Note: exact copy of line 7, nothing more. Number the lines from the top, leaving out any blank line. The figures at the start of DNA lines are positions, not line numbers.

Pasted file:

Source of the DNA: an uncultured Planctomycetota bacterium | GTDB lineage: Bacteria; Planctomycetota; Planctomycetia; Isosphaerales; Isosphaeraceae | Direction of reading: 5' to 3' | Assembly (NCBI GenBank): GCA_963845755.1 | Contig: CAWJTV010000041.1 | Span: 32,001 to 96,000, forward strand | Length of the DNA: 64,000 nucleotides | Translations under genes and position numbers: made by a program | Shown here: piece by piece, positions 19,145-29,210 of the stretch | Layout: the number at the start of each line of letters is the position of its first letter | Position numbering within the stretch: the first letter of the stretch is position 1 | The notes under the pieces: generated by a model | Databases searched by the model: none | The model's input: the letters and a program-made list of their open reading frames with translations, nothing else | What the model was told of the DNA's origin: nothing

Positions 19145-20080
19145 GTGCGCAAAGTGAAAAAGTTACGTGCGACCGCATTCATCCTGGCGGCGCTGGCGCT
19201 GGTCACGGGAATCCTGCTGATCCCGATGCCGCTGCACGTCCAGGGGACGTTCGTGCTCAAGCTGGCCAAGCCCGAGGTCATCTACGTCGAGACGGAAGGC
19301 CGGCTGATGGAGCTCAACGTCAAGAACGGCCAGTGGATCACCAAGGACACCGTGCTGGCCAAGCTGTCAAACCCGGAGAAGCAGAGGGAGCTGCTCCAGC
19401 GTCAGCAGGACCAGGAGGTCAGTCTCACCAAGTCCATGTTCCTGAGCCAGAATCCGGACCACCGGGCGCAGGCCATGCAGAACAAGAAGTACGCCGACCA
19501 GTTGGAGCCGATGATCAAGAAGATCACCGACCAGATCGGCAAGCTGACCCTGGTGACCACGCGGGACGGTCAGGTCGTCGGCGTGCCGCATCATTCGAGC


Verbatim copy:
19501 GTTGGAGCCGATGATCAAGAAGATCACCGACCAGATCGGCAAGCTGACCCTGGTGACCACGCGGGACGGTCAGGTCGTCGGCGTGCCGCATCATTCGAGC